In 1857 the U.S. Supreme Court ruled in Dred Scott v. Sandford that people of African descent, whether slave or free, were not citizens and had no rights under the Constitution.
In 1973 the Supreme Court handed down the Roe v. Wade decision that legalized the killing of unborn babies in all 50 states. The January 2013 Columbia magazine drew some interesting parallels about these landmark rulings: both were 7-2 decisions, and both argued that a certain class of human beings was excluded from the constitutional definition of “citizen” or “person.”
The Dred Scott decision did not settle the controversy about slavery; it only magnified it, resulting in the start of the Civil War a year later. This war was the deadliest armed conflict in U.S. history with 750,000 killed and thousands wounded.
The Roe decision likewise did not settle the abortion debate. A cultural and political battle — a civil war of a different kind — has been brewing for the last 40 years. Although largely hidden from public view, abortion has claimed 55 million innocent lives and has wounded countless more hearts. On average, more babies are killed through elective abortion every year than the death toll of Americans of every war in the nation’s history combined.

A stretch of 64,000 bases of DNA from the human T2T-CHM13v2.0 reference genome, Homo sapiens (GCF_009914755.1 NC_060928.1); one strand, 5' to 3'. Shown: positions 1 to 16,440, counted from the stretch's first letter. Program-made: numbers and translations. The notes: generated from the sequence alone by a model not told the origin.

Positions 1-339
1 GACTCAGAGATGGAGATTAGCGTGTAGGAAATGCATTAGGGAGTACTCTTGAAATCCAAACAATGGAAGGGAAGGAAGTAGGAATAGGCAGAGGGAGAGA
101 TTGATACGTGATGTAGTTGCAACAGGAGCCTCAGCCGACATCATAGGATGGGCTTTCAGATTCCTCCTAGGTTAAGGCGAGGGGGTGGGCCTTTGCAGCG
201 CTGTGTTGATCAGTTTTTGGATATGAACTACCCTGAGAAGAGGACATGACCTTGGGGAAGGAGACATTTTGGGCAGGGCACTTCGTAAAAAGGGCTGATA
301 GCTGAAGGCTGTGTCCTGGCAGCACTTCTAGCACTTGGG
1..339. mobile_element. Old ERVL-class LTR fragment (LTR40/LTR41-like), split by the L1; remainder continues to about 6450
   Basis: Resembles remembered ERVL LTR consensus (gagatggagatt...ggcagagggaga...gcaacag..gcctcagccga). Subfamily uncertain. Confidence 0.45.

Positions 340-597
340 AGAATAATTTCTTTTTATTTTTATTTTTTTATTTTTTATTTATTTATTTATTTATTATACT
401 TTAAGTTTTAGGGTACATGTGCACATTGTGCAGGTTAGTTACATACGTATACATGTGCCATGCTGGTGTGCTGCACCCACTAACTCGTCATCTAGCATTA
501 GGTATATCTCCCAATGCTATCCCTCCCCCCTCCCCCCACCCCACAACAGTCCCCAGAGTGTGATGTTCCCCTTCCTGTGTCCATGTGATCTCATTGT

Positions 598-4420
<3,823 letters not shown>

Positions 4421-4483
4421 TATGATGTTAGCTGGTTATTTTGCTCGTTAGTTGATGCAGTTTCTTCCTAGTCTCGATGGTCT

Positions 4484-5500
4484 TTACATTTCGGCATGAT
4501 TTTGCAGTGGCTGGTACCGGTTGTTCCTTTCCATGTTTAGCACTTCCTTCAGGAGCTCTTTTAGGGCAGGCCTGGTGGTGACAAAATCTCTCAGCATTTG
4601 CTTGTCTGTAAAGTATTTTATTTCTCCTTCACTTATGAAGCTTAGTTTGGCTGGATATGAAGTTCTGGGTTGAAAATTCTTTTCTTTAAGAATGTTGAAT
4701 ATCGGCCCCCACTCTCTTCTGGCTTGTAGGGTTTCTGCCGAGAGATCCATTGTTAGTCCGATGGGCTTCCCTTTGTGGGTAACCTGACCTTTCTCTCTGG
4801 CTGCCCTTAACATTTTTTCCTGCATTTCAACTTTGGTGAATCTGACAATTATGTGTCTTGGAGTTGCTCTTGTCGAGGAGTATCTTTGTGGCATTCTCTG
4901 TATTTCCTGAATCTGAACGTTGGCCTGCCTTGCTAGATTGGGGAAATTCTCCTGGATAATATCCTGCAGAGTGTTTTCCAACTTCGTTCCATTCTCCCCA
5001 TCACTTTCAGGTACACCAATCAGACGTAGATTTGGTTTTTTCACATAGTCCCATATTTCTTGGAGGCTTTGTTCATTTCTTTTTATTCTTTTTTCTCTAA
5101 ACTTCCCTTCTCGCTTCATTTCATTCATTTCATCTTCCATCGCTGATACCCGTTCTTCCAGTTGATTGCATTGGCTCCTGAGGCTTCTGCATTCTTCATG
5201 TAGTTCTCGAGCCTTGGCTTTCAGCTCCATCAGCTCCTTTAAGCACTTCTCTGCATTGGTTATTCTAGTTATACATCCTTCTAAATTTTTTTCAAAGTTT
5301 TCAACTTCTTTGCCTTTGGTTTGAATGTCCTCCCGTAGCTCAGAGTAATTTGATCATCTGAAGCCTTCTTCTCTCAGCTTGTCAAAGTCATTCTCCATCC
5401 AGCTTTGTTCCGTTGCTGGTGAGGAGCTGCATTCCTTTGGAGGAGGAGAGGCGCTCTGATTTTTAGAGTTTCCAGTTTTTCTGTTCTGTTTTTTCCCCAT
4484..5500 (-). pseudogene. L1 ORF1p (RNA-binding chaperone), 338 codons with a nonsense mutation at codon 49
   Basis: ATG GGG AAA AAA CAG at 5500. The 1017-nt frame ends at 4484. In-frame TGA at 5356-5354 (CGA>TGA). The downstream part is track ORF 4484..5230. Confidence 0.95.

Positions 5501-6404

Acknowledging this horror, simply illustrates how utterly incomprehensible abortion’s impact really has become. From the Reconstruction Era to the civil rights movement a century later, slavery was eventually overcome and the nation made strides toward healing and restoring justice. How much longer before the terrible effects of abortion on our nation will be healed and justice restored?